Nolan Jones is having a moment. Cleveland’s rookie lefty swinger is off to a 7-for-13 start in the majors, with a homer and eight RBIs. He’s also drawn three walks. The Guardians didn’t want to overwhelm the rookie right away — he’s slotted sixth or seventh most days — but perhaps that could move up, eventually.
Jones’ minor-league story has been meandering; he was drafted as a high school kid in 2016, seen ups and downs. One year, a hand injury kept him down. He didn’t play at all in 2020, the pandemic year. The three main prospect boards had Jones ranked between 36th and 52nd on their clipboards before 2021, but then Jones had a messy season at Triple-A (.238/.356/.431).
He wasn’t considered a prospect heading into the fresh season.
Ankle and back problems kept Jones out of action for several weeks this year, but when he was healthy at Triple-A, he raked (311/.417/.500). He’s always had a plus batting eye. He doesn’t project as a major power source, but maybe Jones could be a 15-to-18 homer guy in the majors. He’ll steal a base if you leave it unattended.
Jones qualifies at third base in Yahoo, and he’ll quickly pick up the outfield tag — that’s where Terry Francona is using him. Jones was actively added in Yahoo the last 24 hours but is still around in about two-thirds of leagues.
A new closer emerging in Texas
When the Rangers moved Joe Barlow out of the closer role last week, we were left with a cast of thousands to choose from. Dennis Santana, anyone? Jose Leclerc, anyone? Matt Bush? Anyone have a phone number for Jeff Russell or Francisco Cordero?
I wondered if lefty Brock Burke could sneak into the gig, with those tidy ratios (1.12 ERA, 0.97 WHIP). But it’s been a different lefty, Brett Martin, stepping into the job. Martin now has three saves in four days, finishing off the Twins twice, then setting down the Athletics on Monday. All of them were ninth-inning, three-out handshakes.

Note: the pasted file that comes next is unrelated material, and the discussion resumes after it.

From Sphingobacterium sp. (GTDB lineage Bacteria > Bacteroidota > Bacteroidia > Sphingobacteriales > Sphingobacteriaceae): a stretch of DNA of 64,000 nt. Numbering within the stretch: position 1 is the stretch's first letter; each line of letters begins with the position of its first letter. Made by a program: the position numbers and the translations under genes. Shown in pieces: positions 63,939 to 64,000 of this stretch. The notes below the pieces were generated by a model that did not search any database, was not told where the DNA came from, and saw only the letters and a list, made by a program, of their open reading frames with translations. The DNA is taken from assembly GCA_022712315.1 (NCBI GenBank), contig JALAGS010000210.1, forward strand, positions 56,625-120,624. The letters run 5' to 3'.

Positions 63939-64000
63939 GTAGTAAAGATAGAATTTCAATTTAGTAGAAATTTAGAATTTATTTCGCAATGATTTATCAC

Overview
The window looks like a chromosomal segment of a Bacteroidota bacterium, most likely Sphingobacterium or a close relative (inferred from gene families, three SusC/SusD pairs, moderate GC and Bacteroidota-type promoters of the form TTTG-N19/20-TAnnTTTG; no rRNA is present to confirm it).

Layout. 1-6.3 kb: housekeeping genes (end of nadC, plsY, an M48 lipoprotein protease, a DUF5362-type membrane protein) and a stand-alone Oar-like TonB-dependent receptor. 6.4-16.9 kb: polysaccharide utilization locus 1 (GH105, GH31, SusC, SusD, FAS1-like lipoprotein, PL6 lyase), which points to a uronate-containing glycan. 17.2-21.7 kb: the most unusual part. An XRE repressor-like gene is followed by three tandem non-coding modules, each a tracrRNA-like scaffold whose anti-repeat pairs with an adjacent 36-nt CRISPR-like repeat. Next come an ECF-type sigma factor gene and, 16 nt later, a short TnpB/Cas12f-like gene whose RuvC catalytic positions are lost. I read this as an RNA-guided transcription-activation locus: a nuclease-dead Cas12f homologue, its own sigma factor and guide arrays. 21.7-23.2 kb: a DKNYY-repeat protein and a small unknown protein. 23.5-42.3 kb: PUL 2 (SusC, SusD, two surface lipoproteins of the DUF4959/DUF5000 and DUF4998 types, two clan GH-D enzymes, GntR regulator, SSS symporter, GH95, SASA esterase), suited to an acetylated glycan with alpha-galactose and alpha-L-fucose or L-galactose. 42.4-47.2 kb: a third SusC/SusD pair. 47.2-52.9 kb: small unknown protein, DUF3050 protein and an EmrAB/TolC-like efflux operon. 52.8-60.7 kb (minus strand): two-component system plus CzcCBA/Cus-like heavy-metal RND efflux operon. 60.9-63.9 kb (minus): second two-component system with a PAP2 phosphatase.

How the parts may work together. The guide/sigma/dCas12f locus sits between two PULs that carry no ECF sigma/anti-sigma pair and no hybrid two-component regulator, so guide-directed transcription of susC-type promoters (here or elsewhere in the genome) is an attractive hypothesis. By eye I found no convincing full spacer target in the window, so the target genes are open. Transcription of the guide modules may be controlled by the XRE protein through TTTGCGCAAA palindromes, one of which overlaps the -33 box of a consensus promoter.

Martin’s seasonal numbers are fine — not outstanding, but solid. There’s a 2.89 ERA, a 1.18 WHIP. His strikeout rate is slightly below one per inning, which is not ideal for a closer. He’s also walked 10 batters over 28 innings. At least he’s only allowed one homer this year.
In the save chase, possession of the gig is most of the battle. Martin has the job to lose now — it’s just a matter of if the 27-year-old can keep the momentum going. I’ve added him for one of my save-desperate teams.
You can do the same in about 83 percent of Yahoo leagues.
Could Yandy Diaz be more than just a batting average filler?
I never really know what to do with Yandy Diaz, one of those players who is more important to his MLB team than he is to fantasy managers. Sure, we love a .307 average. But Diaz has just three homers, only one steal. His elegant BB/K rate is more impressive on the actual field than in the fantasy game — unless you play in an OBP format, that .418 number doesn’t really get you extra juice when it’s attached to a modest 39 runs. He’s knocked in 23 for the year, over 264 at-bats.
Diaz might be best employed as a DFS filler and for teams that need batting-average help. He’s hitting .360 over the last month (over .500 in July), and he’ll always have more walks than strikeouts. The Rays bat him leadoff semi-regularly. Diaz qualifies at first and third base. If you can focus on when Tampa Bay faces a lefty, that’s where the sweet spot is — his slugging jumps to .493 (it’s 117 points lower in the platoon deficit).
You can decide how much of this glass is full, how much of it is empty. Diaz currently rosters at 30 percent in Yahoo leagues.